This type of lock features solenoid driven, hardened steel bolts that retract into the frame allowing the door to swing open. These bolts are most commonly mortised into the frame, but alternatively might be located on the leading edge of a door (the strike side), the hinge side of the door, or even the top edge of the door.  However, these bolts are seldom located on the bottom (sweep side) of the door, due to the how comparatively dirty that edge is and how it may affect mechanical function of the bolt.

Here is an image of an electronic bolt lock:

This type of hardware can be bought for $200 USD, but requires periodic maintenance (cleaning and lubrication) and door adjustment to remain operational.

Electronic Locksets

This type of locking device is more of a hardware assembly than a specific device. These units often contain all components required to be a fully functional, self contained device for securing a door. Everything from a card reader to a power pack are included with these devices, and they are intended to replace existing unpowered hardware. These units often have some provision for wireless networking built into the device, and they are sold as a true 'bolt-on' access control solution with no additional cabling or wiring required.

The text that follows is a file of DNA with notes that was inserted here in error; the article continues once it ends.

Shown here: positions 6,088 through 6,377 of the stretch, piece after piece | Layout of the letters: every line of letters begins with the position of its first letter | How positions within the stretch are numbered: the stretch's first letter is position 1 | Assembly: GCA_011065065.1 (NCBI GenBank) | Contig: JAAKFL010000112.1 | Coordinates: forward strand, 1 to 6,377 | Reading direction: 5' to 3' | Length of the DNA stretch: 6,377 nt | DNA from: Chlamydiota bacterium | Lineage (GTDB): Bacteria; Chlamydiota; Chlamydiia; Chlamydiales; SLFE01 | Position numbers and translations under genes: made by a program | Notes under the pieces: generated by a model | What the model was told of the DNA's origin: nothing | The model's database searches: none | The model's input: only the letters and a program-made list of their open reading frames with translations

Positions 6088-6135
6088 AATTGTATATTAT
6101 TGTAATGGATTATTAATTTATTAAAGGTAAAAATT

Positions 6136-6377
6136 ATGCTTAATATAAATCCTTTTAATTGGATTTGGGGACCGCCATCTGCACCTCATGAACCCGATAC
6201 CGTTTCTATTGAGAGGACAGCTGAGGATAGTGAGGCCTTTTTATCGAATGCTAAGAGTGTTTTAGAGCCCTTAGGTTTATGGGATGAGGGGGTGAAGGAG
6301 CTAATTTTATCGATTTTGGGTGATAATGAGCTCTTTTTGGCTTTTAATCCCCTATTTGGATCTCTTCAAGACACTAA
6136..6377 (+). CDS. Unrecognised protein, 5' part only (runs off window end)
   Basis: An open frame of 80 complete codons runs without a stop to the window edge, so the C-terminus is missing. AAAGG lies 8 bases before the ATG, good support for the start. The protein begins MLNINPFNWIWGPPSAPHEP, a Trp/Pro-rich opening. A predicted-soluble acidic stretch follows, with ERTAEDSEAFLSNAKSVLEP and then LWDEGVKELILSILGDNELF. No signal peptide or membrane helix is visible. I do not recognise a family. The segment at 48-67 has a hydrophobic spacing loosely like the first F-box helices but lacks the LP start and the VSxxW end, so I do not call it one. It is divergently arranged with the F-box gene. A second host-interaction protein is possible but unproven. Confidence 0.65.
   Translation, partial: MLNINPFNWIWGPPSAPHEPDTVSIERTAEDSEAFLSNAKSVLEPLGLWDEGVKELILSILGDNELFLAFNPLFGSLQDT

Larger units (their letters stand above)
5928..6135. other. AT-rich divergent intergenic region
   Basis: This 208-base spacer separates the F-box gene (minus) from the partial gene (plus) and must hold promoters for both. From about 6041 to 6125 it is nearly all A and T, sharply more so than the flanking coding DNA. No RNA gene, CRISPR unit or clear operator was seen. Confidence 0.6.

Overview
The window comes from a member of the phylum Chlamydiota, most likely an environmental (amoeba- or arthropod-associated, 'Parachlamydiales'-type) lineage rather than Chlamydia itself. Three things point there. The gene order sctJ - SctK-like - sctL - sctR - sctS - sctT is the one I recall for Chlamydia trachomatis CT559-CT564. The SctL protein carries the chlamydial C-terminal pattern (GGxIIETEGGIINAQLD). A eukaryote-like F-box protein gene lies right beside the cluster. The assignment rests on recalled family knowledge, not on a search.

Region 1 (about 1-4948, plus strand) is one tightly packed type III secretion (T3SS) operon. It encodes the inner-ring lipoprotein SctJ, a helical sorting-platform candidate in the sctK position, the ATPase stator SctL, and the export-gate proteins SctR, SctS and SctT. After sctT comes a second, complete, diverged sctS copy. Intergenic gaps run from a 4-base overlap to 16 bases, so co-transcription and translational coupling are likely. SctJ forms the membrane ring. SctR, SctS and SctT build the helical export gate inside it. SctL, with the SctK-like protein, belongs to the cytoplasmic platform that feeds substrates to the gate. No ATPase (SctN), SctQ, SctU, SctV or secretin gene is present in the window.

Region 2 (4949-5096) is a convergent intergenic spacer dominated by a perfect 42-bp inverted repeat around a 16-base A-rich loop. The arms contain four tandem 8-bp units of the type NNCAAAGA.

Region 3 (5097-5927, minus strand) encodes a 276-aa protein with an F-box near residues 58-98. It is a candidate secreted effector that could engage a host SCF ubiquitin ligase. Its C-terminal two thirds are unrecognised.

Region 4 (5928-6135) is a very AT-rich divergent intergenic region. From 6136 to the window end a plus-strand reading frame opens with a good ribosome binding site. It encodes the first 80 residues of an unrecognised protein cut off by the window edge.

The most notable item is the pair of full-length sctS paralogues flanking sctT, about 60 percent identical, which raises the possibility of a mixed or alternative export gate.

Here is an image of an electronic lockset:

The features and pricing of these units are widely varied, and we intend to cover the more popular types in future updates. For the sake of contrasting to the other device types, however, the cost of these devices can be anywhere from $1,000 to $3,000 USD per device.

Applications

The following are rules of thumbs for where these devices are most commonly used:

  • Moderate traffic, single leaf interior openings: Electric Strikes are most commonly used. These devices are a good selection for security office doors, computer rooms, and storage closets. Weather proof and heavy duty versions of this hardware exists for applications like securing gates.
  • High traffic, single or double leaf exterior openings: Magnetic Locks are a good fit. Many 'main entry' openings are secured with maglocks. These devices are very strong, have a low operation cost, and require minimal maintenance. Higher cost and less discrete mounting options limit these locks for general application.
  • High security lock is desired but where maglocks cannot be placed: Electronic Bolts can be used. This type of locking hardware is very strong, but require more attention to keep maintained and aligned properly than strikes or maglocks.
  • 'Package solution' desired for retrofitting a door: Electronic Locksets are best used. Units are available that for both single and double leaf openings. These 'all-in-one' solutions are more costly than building a solution from component parts. However, these solutions are the best answer when a quick integration is required.